In “Is This What You Mean By Color TV?”, Aniko Bodroghikozy is comparing the responses of the television series called Julia. These responses were racially compared between Black, White, and anonymous audiences. This article is showing how different races reacted differently to the show that shows racial representation. The television series shows a black woman in a positive light, which was strongly praised by the “self conscious” letters that were written by white women, who felt it necessary to obviously state that they were white before continuing with what they had to say. The show was shown in a positive light towards white people because they were happy to see something that proves that blacks can be just like white people. The negative comments were mostly from people that were categorizes as anonymous. These were the most racist comments with phrases like, “Is this what you mean by color TV ugh. Click.” The black responses were very different. They were mostly positive but what is different is that most of them offered help in writing or help in fixing representations of people. One women says, “ Your work is good for an all white program – but something is much missing from your character – Julia is unreal”. From reading all of these comments, I feel that this show can be negative and positive. It is true that the character of Julia is fake, but also true that this show was good for blacks in that era to be seen in a more positive light and out of their stereotypes.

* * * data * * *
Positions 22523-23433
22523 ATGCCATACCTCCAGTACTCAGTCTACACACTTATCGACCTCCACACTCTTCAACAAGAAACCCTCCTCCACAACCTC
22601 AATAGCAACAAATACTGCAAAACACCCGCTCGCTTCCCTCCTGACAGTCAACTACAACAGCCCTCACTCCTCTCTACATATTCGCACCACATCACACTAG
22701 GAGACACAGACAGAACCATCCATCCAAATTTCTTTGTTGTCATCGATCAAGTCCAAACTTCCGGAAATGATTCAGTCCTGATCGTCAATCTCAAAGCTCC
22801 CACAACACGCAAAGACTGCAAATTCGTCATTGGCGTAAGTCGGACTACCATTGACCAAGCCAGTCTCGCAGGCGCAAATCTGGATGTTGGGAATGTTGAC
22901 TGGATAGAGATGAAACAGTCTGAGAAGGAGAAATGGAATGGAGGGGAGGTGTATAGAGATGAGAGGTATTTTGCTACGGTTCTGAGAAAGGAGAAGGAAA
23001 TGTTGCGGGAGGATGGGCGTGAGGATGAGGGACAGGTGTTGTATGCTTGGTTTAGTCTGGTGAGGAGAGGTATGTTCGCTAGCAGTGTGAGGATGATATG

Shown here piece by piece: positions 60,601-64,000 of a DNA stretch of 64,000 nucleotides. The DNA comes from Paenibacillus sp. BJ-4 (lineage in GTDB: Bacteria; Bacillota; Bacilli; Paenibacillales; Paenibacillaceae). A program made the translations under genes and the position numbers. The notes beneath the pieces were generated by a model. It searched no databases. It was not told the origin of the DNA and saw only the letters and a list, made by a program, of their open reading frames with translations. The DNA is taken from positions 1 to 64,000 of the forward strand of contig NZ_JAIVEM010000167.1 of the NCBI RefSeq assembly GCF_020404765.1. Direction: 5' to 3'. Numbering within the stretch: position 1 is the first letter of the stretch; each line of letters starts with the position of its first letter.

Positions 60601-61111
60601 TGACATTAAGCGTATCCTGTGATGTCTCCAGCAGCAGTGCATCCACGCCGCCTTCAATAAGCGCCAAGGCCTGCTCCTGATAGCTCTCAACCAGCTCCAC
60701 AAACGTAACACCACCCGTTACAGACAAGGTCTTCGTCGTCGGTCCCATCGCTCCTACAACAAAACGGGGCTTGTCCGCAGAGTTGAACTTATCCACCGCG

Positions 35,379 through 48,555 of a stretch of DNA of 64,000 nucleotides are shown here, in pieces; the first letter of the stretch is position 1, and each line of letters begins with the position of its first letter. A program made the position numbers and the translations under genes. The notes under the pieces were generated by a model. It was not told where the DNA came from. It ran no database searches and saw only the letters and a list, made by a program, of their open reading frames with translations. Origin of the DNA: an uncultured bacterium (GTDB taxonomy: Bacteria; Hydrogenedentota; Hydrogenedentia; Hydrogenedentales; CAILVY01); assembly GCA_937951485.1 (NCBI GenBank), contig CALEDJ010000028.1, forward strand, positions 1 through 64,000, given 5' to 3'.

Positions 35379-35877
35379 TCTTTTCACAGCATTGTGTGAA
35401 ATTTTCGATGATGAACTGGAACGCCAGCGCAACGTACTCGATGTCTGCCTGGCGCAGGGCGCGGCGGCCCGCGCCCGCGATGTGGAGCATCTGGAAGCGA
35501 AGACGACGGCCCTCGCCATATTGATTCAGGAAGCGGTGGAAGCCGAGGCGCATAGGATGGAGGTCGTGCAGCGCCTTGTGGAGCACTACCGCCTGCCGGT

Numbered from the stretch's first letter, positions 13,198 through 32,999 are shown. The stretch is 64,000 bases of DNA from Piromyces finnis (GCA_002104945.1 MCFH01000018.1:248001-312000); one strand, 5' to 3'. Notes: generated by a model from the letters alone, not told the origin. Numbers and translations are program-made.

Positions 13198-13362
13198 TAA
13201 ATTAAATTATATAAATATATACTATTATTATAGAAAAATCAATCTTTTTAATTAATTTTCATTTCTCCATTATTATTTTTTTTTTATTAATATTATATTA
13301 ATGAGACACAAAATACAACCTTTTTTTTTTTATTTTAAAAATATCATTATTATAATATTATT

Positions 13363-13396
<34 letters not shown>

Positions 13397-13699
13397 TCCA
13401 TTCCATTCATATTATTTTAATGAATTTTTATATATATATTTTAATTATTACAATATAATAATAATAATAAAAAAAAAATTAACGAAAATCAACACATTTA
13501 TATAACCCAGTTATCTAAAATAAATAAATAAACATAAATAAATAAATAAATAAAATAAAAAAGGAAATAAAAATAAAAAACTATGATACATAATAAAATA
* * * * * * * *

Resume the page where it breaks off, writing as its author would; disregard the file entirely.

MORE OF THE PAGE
9. João Pedro says: